Olympia and the Games in Roman Times

Olympia and the Games in Roman Times, by Ulrich Sinn (p. 53, Olympics – Past & Present)

© 2013 Qatar Olympic & Sports Museum, Qatar Museums Authority and Prestel Verlag, Munich-London-New York.

The first few paragraphs:

The taking and partial destruction of Corinth by the Roman consul and general Lucius Mummius in 146 BCE marked the beginning of direct Roman influence in the Peloponnese and thereby in Olympia, too. This held no negative consequences for Olympia. Like other sanctuaries with cross-regional charisma the Zeus sanctuary was granted the special status of “liberty and immunity” (libera et immunis)(1).

Once his military deployment was completed, Mummius remained in Greece as a proconsul and governed the administrative restructuring with a [an e]specially appointed senate committee. In this capacity he also visited Olympia in 145 BCE. At the Zeus temple, according to the report by Pausanias, (2) and thinking along the lines of an ancient Greek consecration practice, he had 21 gilt signs affixed and consecrated several statuary monuments. As a counter-move, the Eleans pronounced their gratitude for the proconsul’s benevolent administration by erecting an equestrian statue.(3)

This sequence of events exemplifies the overwhelmingly positive development undertaken by Olympia throughout its membership of the Imperium Romanum. As one of the Greek world’s foremost sites, the Zeus sanctuary profited from the Romans’ pronounced interest in the cultural achievements of the Hellenes.

The rise of Gaius Octavius, to whom the honorific name Augustus was given in 27 BCE, to princeps senatus is associated closely with Greece: he ascribed the victory over his rivals Mark Antony and Cleopatra VII. in the sea battle in front of the Northern Greece coast to Apollo, honoured in Aktion. On his journey through Greece he founded the city of Nikopolis, not far from Aktion, in commemoration of his victory. He neither visited Olympia nor showed up with a consecration; however, as elsewhere travel companions and confidants of Augustus come onto the scene in his stead as donors. In Olympia these are the son-in-law of Augustus, Agrippa, along with Herod the Great, King of Judea. Two striking construction measures of the late 1st century can be attributed to them: the completion of the Echo Hall in the east of the Altis, left unfinished after the death of Alexander the Great, plus the first complex in Olympia to have the under-floor heating characteristic of Roman baths (hypocaust heating).(4)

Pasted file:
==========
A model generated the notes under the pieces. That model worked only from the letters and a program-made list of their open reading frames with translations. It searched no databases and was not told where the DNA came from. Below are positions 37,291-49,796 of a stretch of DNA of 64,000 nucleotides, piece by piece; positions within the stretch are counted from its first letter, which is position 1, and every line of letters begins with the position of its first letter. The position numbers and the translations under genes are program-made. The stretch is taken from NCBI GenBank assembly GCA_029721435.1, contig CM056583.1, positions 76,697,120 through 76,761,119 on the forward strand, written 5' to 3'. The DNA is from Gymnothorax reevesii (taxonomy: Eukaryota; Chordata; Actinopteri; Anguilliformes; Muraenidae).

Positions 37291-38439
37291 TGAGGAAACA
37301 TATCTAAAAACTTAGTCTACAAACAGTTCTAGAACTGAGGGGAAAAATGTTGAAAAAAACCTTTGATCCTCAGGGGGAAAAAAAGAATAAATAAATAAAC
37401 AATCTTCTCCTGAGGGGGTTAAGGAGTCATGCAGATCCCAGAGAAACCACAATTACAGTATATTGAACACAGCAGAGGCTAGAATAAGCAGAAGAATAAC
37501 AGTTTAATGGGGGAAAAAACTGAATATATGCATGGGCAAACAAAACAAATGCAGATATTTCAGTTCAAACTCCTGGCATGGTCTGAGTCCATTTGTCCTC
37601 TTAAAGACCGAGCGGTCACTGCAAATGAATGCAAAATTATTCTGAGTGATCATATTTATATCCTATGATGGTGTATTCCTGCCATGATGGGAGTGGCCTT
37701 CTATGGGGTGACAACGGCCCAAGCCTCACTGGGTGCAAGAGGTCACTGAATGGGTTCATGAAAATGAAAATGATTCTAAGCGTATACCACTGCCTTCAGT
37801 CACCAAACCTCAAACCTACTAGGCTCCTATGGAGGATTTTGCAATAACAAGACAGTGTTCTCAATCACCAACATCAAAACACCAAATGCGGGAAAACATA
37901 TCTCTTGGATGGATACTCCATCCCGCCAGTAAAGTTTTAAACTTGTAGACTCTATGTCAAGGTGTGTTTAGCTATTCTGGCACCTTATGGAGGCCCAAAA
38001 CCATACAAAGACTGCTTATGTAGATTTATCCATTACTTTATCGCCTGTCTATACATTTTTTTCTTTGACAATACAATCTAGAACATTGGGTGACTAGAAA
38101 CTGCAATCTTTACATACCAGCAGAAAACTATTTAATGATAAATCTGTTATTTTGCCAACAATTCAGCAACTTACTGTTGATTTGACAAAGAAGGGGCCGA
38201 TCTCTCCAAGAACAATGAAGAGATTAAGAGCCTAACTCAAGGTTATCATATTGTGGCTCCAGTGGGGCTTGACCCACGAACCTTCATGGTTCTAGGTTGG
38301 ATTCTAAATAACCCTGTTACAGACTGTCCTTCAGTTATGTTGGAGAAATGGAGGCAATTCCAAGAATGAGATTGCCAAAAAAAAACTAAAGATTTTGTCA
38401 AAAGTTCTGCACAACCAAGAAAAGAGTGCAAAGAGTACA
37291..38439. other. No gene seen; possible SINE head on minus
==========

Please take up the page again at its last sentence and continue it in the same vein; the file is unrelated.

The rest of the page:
Following contemporary convention, the Eleans in Olympia set up a site of cultic honouring of the Emperor, or respectively of his genius. For this they chose the building of the former Meter temple, which they dedicated to the Emperor with the following inscription: “The Eleans [consecrated the temple] of Caesar Augustus, son of the god, the saviour of the Hellenes and of the entire inhabited world”. A colossal statue of the Emperor found its place at the southern side of the temple. Inside the temple a gallery of statues, continued into the time of Vespasian (69–79 CE), paid homage to the imperial dynasty (fig. 2)(5). Several inscriptions retained in fragments (6) afford a clear clue that the Eleans, apart from the Emperor himself, also venerated Augustus’ close family members with the setting up of statues. The later Emperor Tiberius (4 BCE?) and his son Germanicus (17 CE) dispatched quadriga to the contests and thus gained entry into the winner lists as Olympians.

(continues to page 57)

(1)        Schwertfeger 1974, 54-55

(2)        Pausanias 5, 10, 2.

(3)        Philipp – Koenigs 1979.

(4)         Koenigs 1984, 64; Ladstätter 1995, 4-5.

(5)         Hitzl 1991; Bol 2008.